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What is biomass ?

Biomass is defined as all organic matter that can be transformed into energy. They can be of plant origin such as wood and leaves, or even animal origin such as animal corpses. According to various studies, this natural energy source would also be favorable in the fight against excessive greenhouse gas emissions. What is it really and what are its benefits?

What are the different forms of biomass?

There are several forms of biomass which are distinguished by their physical characteristics:

  • The solid form: shavings, wood, logs, straws or even leaves;
  • The gaseous form: biogas;
  • Liquid form: vegetable oils or even bioalcohols.

All of these materials can be transformed into energy to produce electricity or heat. They are also the oldest sources of energy in the history of humanity.

How to obtain energy from wood biomass?

There are different processes that make it possible to produce energy using biomass wood:

  • Combustion which consists of directly burning wood, generally in an environment with excess air, to produce electricity, heat or both. In the latter case, it is then a question of “cogeneration”.
  • Pyrolysis, which consists of using heat to decompose organic matter and produce energy sources such as charcoal or even pyrolytic oil and combustible gas.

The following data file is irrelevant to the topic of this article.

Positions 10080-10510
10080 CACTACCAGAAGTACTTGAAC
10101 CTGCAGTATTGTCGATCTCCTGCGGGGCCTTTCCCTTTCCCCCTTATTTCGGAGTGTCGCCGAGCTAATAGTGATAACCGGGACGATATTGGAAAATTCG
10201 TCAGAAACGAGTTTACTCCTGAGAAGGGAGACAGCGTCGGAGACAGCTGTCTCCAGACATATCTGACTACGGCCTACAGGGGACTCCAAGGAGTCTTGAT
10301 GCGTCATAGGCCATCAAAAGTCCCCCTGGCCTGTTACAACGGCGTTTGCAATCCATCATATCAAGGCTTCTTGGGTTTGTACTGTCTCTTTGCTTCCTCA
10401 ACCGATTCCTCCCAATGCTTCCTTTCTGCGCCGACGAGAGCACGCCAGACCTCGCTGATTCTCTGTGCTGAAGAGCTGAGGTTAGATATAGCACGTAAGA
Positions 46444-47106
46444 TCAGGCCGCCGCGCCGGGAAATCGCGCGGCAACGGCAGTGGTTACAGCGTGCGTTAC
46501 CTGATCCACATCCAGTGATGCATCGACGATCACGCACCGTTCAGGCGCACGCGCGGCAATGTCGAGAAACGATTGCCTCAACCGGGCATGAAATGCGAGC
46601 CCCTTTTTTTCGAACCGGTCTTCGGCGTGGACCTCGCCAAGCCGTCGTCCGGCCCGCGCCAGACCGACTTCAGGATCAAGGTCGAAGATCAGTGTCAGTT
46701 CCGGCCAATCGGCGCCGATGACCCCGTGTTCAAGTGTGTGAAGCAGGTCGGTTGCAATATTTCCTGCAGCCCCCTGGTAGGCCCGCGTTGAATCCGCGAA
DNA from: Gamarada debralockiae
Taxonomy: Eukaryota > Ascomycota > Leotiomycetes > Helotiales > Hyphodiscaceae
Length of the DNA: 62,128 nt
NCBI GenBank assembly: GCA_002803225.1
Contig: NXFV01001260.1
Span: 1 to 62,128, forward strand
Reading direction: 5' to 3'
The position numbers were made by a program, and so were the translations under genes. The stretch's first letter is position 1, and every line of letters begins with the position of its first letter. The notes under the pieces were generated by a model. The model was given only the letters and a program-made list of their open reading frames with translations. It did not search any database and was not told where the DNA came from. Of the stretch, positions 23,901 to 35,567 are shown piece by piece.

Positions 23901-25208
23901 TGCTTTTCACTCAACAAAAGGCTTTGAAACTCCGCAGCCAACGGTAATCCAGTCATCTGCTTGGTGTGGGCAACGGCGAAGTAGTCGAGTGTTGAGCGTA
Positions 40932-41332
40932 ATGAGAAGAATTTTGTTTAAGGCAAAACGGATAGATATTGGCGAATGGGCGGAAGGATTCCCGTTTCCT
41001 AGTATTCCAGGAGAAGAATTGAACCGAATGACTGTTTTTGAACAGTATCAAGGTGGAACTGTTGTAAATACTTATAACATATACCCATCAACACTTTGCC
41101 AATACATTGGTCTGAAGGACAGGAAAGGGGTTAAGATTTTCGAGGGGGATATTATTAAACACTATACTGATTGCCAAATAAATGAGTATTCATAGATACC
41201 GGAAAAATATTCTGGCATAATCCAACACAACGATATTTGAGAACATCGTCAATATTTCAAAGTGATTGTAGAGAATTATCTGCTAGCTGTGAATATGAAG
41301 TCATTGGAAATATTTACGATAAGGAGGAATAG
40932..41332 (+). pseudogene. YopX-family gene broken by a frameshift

• Gasification which consists of causing the reaction between reactant gases and the carbon which makes up the biomass using a gasifier in order to obtain a combustible gas which will be purified, filtered then burned in order to produce electricity or mechanical energy.

What are the advantages of biomass?

Biomass has many interesting advantages, particularly in the context of limiting greenhouse gas emissions.

  • Biomass produces less CO2 than fossil fuels. In addition, the assimilation of CO2 by growing plants balances the level of CO2 present in the air following releases produced by combustion processes.
  • Biomass is a renewable energy source if consumption is lower than plant regeneration. This is precisely the case in France, where the rate of increase represents double the rate of timber harvesting.
  • This energy source involves local players, and thus limits the need for gas or oil.
  • For individuals, biomass is economical since logs are generally much cheaper than gas or fuel oil for heating devices.


Biomass wood is an interesting source of energy in France given its price and its renewable nature. Highlighting local stakeholders, its operation also creates jobs, reduces energy dependence and promotes territorial dynamics. However, it is important to be careful about overexploitation which could lead to serious ecological and environmental problems. In other words, the rate of wood removal must always remain lower than the rate of forest growth to maintain balance in the long term.